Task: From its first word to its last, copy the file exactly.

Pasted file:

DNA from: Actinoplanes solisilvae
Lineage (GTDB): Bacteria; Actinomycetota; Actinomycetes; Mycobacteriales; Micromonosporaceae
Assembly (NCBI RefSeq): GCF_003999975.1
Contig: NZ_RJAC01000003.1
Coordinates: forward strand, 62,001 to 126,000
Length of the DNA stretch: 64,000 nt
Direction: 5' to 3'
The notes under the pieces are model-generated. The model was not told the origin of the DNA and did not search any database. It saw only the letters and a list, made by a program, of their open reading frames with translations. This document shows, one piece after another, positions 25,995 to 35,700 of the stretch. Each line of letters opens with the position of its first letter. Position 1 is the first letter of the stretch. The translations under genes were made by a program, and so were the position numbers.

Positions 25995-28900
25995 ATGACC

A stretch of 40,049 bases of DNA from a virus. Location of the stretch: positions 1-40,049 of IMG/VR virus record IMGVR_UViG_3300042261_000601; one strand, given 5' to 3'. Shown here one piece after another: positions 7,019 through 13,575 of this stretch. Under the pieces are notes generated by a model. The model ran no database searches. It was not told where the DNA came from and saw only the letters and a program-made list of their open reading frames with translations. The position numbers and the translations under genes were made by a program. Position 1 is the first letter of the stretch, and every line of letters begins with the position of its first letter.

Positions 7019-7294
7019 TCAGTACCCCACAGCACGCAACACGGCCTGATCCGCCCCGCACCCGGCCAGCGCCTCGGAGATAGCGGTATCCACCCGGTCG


DNA from: Actinoplanes solisilvae
Lineage (GTDB): Bacteria; Actinomycetota; Actinomycetes; Mycobacteriales; Micromonosporaceae
Assembly (NCBI RefSeq): GCF_003999975.1
Contig: NZ_RJAC01000003.1
Coordinates: forward strand, 62,001 to 126,000
Length of the DNA stretch: 64,000 nt
Direction: 5' to 3'
The notes under the pieces are model-generated. The model was not told the origin of the DNA and did not search any database. It saw only the letters and a list, made by a program, of their open reading frames with translations. This document shows, one piece after another, positions 25,995 to 35,700 of the stretch. Each line of letters opens with the position of its first letter. Position 1 is the first letter of the stretch. The translations under genes were made by a program, and so were the position numbers.

Positions 25995-28900
25995 ATGACC

A stretch of 40,049 bases of DNA from a virus. Location of the stretch: positions 1-40,049 of IMG/VR virus record IMGVR_UViG_3300042261_000601; one strand, given 5' to 3'. Shown here one piece after another: positions 7,019 through 13,575 of this stretch. Under the pieces are notes generated by a model. The model ran no database searches. It was not told where the DNA came from and saw only the letters and a program-made list of their open reading frames with translations. The position numbers and the translations under genes were made by a program. Position 1 is the first letter of the stretch, and every line of letters begins with the position of its first letter.

Positions 7019-7294
7019 TCAGTACCCCACAGCACGCAACACGGCCTGATCCGCCCCGCACCCGGCCAGCGCCTCGGAGATAGCGGTATCCACCCGGTCG